How long does it take to become pregnant after stopping birth control?
You might have been using contraceptives for a while and have now decided that it’s the right time to have a baby. In this scenario, the same question always pops up: how soon can I become pregnant after I stop birth control?
The time it takes for a woman to conceive after stopping birth control varies by the form of birth control that was used. In addition, the ability to become pregnant gradually decreases with age. Poor health and irregular menstrual periods can also reduce fertility, so while birth control is a factor, it is not the only one that will affect your ability to become pregnant.
How does birth control work?
All birth control methods are based on keeping eggs and sperm apart. If sperm can’t reach the eggs or eggs aren’t released, pregnancy can’t occur.
However, not all birth control methods work the same way; some may affect your fertility differently than others.
Barrier Methods Of Birth Control
When you stop using any barrier method, you can become pregnant the next time you have sex. Barrier methods include the diaphragm, cervical cap, male condom, female condom, spermicides in foam, sponge, gel, suppository, and film forms.
Combined Hormonal Methods
These methods include pills, skin patches, and rings. They contain estrogen and progestin (synthetic progesterone). You can get pregnant right after you stop using regular-dose or low-dose hormonal birth control.
Statistics show that about fifty percent of women can conceive 3 months after they have stopped taking contraceptive pills. Overall, most women were found capable of conceiving in less than one year, after they stopped taking the pill.
There is no specific information available concerning how quickly a woman's fertility returns after she stops using patches or rings. However, experts think that the timeframe may be similar or shorter than that experienced by women who use pills.
Hormonal Methods Based Only On Progestin
These methods include pills, implant based-forms (like Nexplanon), and shots (like Depo-Provera).
If you are using an implant method, you can usually become pregnant as soon as it is removed. With injections, it may take 3 to 18 months from the last shot for you to become pregnant.
Intrauterine Devices (IUDs).
There are two types of IUDs available: hormonal and copper. With both types, fertility usually returns within the first menstrual cycle after IUD removal.
How soon can I become pregnant?
This is a different question. Just because your fertility has returned doesn’t mean that you will conceive right away.
It can be difficult for women who have spent years preventing pregnancy to experience this. Most women think that without any birth control they can conceive right away. When they find out that they can’t, they might feel frustrated or anxious.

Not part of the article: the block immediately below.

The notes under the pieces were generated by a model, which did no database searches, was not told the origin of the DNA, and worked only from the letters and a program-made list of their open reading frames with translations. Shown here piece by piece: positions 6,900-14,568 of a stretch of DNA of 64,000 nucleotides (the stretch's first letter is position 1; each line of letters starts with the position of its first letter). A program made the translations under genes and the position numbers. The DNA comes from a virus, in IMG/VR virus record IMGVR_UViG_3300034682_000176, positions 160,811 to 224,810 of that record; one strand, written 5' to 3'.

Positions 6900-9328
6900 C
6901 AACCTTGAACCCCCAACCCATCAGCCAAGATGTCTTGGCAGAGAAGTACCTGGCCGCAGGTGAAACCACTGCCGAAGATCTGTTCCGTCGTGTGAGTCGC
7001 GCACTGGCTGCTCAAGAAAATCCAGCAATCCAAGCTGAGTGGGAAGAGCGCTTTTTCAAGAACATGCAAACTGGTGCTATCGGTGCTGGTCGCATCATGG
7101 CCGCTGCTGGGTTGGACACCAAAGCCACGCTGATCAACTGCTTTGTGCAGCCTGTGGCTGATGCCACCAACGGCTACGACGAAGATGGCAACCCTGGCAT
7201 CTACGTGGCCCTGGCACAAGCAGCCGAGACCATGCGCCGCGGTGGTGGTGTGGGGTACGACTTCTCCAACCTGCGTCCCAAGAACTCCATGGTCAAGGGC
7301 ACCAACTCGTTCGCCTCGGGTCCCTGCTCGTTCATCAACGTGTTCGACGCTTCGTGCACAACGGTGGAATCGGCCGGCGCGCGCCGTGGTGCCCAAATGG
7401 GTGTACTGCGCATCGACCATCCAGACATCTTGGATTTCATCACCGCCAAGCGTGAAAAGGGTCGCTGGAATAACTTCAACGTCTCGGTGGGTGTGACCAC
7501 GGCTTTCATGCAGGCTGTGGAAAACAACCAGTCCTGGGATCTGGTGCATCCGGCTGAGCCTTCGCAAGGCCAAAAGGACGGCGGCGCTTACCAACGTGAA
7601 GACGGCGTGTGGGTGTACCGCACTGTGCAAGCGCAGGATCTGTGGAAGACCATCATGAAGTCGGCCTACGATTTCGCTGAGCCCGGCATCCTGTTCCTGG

As noted above, it can take a while for women to conceive after they have stopped using contraceptives (some women may need to try for up to a year).
How do you plan your pregnancy if you take birth control pills?
The main objective of birth control pills is to stop ovulation, however, that doesn’t mean that they cause infertility.
The first thing you should do if you want to become pregnant and start planning your pregnancy is stop taking pills once your current cycle is complete.
Next, you should wait for your period and then calculate your menstrual cycle. It might take 3 to 6 months for you to have a regular period. Once you calculate your menstrual cycle you will be able to estimate the number of fertile days (from day 14 to 16 in the regular cycle of 28 days) which will allow you to maximize your chances of becoming pregnant.
Do not be in a hurry to have your period. When you least expect it, it will come.
Some women may need help getting pregnant after birth control, especially if they had irregular menstrual cycles before contraception.
In addition, some women may not be able to conceive due to reasons unrelated to birth control use.
You should see your obstetrician if:
- Your period doesn’t return after three months
- Your period is irregular
- You have attempted to conceive for 12 months unsuccessfully
Most women will become pregnant within twelve months after stopping birth control. Keep in mind that, in some cases, it can take much longer. Also, you might need to use some assisted reproduction technique (ART) like Intrauterine Insemination (IUI) or In Vitro Fertilization (IVF).
If you're thinking about stopping any form of birth control, you should schedule an appointment with your OBGYN to talk about what you can do to maximize your chances of conception.
Your doctor will probably recommend starting prenatal vitamins and discuss whether there are any lifestyle changes you can make to increase your chances of becoming pregnant.
Don’t worry if you don’t get pregnant soon after you stop taking birth control. As noted, it can take a while. In the meantime, it is important that you take good care of yourself – your health, your lifestyle, etc. – because doing so can help things along. We know that soon enough you will be looking through our other blogs searching for the best skincare options for you and your growing bump, like stretch mark cream, belly oil, and other toxin-free pregnancy safe products.